It’s a wonder some bright spark in the marketing department didn’t think to call this play A Fisherman’s Friend.
Not only would it describe the two protagonists at the heart of this bizarre philosophical comedy but, like the little lozenge, some will find it a refreshing antidote to the wintry climes, and others… Well, they’ll just want to know: ‘What is it?’
Because Mark Rylance’s new play, self-penned with poet Louis Jenkins, is about as far removed from the crowns and courts of Wolf Hall as it gets. And then some.
It ponders on two friends, studiously attending to their rather inactive rods as they camp out on a frozen lake. Rylance plays Ron, an amiable but clumsy simpleton who is dressed like Kenny from South Park and blundering his way through his first fishing expedition.
Mark Rylance and Jim Lichtscheidl (photos by Teddy Woolf)
Erik is played by Jim Lichtscheidl, his more seriously-minded and melancholic friend. As they pass the time waiting to land the big one, there are plenty of laughs and nimble slapstick comedy, especially when Ron drops his phone down the fishing hole and both are buffeted sideways battling the ferocious icy blasts.
But that’s where any nominal notion of a plot disappears.
Bob Davis’ pompous and officious police officer is putting the two fishermen through the regulatory wringer with much hilarity when, without rhyme nor reason, he reveals himself to be an earthly saint, floating along three inches off the floor and changing direction with nods of his head. From there it veers off into such strange territory that you might as well ask the fish what’s going on. The two friends muse on unrelated subjects which, while still funny in places, seemingly come from characters vastly different from those larking around at the outset.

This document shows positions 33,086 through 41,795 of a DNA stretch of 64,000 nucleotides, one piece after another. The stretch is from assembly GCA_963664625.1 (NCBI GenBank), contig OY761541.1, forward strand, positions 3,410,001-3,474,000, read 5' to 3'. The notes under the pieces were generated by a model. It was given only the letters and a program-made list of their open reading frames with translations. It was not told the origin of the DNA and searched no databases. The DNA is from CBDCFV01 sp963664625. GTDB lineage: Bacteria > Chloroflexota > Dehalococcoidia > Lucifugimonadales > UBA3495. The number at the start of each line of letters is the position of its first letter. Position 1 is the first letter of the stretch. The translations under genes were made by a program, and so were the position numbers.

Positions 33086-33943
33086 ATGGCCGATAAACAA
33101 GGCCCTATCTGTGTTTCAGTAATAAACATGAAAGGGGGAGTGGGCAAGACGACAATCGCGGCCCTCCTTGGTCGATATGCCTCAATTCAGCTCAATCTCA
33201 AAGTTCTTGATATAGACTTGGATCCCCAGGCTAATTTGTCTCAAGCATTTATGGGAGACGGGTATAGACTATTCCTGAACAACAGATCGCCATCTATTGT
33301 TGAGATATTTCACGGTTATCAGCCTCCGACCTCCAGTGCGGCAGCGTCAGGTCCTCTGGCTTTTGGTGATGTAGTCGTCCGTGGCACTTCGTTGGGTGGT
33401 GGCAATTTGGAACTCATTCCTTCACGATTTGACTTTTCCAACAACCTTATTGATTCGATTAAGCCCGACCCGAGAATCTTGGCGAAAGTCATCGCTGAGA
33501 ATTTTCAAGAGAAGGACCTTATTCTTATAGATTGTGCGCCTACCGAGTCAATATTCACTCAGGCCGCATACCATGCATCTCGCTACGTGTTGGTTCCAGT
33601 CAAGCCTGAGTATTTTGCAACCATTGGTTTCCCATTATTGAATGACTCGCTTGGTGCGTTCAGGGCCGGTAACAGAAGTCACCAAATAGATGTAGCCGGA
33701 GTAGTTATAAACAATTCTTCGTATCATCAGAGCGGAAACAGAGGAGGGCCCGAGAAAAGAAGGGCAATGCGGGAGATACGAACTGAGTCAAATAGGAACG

There's some beautifully realistic puppetry weaved throughout. And the simple set – a single sloped sheet of bright white ice that jags over the front of the stage – is effective and cleverly used. The supporting cast all put in entertaining turns, even if you don’t know who their characters are or what they’re on about half the time.
Ultimately, it’s Rylance’s charm and ability to play the clown that holds all the disparate pieces together in this strange absurdist piece. If you simply want to see him put in a superb performance, you won’t be disappointed. But, unlike that little lozenge, you’ll come away feeling rather less clear after a dose of this fisherman’s friend.
Nice Fish is at Harold Pinter Theatre until 11 Feb
Book tickets for Nice Fish from the Radio Times box office
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